MATE Announces Winners of 2017 International Student Underwater Robotics Competition

HKUSTand Watsonville Firefighters’ Seal Team 1272 take top honors at underwater robot competition at Long Beach City College

Sixty-five teams from 17 countries participated in the Marine Advanced Technology Education (MATE) Center's international underwater robotics competition. Top honors in the Explorer (advanced) class went to Hong Kong University of Science and Technology (HKUST) from Hong Kong, while Watsonville Firefighters' Seal Team 1272 from Aptos, CA, captured first place in the Ranger (intermediate) class.

While HKUST has participated in the competition for several years, this is the first time they won the international event. The Watsonville Firefighters' Seal Team 1272 is a first-time competitor at the international competition, although several of their students attend Aptos High School,which has a history of winning.
"The students' technical skills and creativity always amaze me and surpass what I could ever imagine," said Jill Zande, president of MATE Inspiration for Innovation (MATE II) and associate director and competition coordinator for MATE Center. "Their hard work and dedication to the project and the innovations they come up with to solve the tasks are inspiring. Moreover, the teamwork, collaboration and community they create through their participation is so heartening given the world today. I know that our future technical and engineering workforce is in good hands. I look forward to their future accomplishments as they progress in their education and careers."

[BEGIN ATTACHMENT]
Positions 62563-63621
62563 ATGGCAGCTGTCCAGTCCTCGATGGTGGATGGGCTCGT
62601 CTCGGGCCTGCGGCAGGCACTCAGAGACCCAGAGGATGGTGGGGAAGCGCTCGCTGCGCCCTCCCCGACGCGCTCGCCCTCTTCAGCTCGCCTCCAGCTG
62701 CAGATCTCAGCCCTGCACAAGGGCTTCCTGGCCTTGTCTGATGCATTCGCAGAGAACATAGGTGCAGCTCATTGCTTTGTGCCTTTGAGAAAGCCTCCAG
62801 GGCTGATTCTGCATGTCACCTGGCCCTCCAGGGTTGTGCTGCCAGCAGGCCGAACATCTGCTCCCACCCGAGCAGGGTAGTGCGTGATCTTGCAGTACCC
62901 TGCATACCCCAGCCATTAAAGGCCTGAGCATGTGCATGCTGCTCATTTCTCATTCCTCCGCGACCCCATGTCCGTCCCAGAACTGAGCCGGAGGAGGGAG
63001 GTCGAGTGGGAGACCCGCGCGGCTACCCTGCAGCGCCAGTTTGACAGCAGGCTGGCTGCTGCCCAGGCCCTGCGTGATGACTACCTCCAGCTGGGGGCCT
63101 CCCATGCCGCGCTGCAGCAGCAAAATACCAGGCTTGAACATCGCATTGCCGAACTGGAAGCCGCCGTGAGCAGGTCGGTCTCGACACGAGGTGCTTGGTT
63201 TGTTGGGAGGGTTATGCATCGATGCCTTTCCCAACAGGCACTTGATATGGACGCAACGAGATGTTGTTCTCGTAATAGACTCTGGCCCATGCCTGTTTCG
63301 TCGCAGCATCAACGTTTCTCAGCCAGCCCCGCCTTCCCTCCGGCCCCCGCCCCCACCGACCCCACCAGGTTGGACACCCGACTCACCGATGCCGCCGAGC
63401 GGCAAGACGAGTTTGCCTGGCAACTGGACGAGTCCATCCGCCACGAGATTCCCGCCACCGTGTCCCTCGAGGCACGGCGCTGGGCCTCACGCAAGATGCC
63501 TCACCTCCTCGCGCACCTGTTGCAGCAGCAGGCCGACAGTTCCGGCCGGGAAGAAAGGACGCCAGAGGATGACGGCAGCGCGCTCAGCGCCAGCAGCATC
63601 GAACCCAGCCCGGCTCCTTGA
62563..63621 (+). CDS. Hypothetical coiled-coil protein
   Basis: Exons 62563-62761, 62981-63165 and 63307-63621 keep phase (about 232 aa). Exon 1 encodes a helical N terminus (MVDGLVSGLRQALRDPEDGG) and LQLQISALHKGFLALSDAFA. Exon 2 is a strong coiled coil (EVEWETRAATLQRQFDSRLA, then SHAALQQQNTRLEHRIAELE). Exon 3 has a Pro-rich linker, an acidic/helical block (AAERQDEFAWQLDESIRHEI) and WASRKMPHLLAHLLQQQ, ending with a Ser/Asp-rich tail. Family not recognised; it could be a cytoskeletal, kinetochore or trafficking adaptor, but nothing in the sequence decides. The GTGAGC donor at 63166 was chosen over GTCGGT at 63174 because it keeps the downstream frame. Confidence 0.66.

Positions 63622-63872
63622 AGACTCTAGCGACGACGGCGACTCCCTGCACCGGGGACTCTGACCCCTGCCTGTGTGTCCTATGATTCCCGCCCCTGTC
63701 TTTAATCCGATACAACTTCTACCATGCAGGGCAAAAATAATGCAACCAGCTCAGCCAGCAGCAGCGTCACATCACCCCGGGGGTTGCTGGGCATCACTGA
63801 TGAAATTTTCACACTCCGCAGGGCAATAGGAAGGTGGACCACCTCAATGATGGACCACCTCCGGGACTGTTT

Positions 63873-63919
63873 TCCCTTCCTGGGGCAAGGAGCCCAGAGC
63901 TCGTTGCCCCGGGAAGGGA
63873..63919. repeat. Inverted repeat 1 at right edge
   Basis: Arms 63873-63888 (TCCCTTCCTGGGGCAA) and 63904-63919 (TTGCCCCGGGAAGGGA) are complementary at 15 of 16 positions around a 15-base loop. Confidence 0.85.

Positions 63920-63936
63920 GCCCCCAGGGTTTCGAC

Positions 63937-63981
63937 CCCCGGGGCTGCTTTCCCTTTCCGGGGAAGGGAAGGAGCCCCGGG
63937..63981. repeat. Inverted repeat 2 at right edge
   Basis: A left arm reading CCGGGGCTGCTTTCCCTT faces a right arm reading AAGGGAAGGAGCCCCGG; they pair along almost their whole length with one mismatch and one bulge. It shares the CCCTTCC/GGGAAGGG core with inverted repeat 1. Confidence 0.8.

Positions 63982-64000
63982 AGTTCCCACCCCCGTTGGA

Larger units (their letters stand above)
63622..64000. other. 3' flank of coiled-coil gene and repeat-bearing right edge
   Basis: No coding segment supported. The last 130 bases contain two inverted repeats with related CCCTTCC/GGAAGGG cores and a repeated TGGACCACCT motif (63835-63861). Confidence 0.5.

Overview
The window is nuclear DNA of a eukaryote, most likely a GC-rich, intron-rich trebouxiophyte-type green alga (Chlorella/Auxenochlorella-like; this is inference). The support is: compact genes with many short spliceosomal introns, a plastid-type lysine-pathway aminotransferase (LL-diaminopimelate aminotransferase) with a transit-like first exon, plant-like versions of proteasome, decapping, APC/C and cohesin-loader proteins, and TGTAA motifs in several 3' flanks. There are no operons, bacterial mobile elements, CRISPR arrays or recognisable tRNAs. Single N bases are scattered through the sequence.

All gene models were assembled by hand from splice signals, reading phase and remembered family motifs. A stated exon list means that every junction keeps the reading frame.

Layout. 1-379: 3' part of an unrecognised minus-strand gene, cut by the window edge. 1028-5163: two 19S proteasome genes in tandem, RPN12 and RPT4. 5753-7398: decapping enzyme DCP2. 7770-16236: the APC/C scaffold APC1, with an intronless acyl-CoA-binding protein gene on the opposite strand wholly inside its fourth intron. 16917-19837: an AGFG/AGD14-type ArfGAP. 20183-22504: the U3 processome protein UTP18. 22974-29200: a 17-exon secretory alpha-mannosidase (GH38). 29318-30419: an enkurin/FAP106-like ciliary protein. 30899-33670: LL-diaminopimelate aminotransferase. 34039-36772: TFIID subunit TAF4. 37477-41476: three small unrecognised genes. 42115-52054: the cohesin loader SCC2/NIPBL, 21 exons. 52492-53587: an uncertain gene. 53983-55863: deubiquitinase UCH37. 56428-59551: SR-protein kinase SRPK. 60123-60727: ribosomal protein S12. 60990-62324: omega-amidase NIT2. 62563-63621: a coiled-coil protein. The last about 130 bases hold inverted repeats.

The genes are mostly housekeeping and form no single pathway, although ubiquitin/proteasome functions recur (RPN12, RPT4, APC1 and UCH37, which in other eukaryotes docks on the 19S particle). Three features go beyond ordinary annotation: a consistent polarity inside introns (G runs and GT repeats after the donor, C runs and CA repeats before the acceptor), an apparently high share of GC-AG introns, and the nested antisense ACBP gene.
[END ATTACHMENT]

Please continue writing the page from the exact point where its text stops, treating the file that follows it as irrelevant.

During the event, held June 23-25 in the Viking Aquatics pool at Long Beach City College in Long Beach, California, student teams competed using underwater robots, also known as remotely operated vehicles (ROVs), that they designed and brought to life.

This year's ROV competition highlighted the role ROVs play in securing the health and safety of today's seaports. Participants were also encouraged to think about how this technology may influence the port cities of the future. During the competition, students operated their ROVs to handle tasks such as locating containers that had fallen off a cargo ship, constructing an underwater tunnel, and cleaning up contaminated sediment. Instead of piloting their ROVs in sometimes confined and precarious actual port conditions, the students worked in the safety of the Long Beach City College swimming pool.
Judges from industry, science, government, and education evaluated teams on the design, construction and performance of their ROVs; the members' ability to communicate what they learned; and how they put their knowledge to use in developing the ROVs. Teams competed in either the Explorer or Ranger class depending on vehicle design and mission complexity.

Organized by MATE and supported by the Marine Technology Society's ROV Committee, this competition also received support from the National Science Foundation as well as other technology and education related organizations, including Teledyne Marine, Liquid Robotics, OpenROV, Blue Robotics, and Oceaneering International. For more information including the complete list of winners, visit

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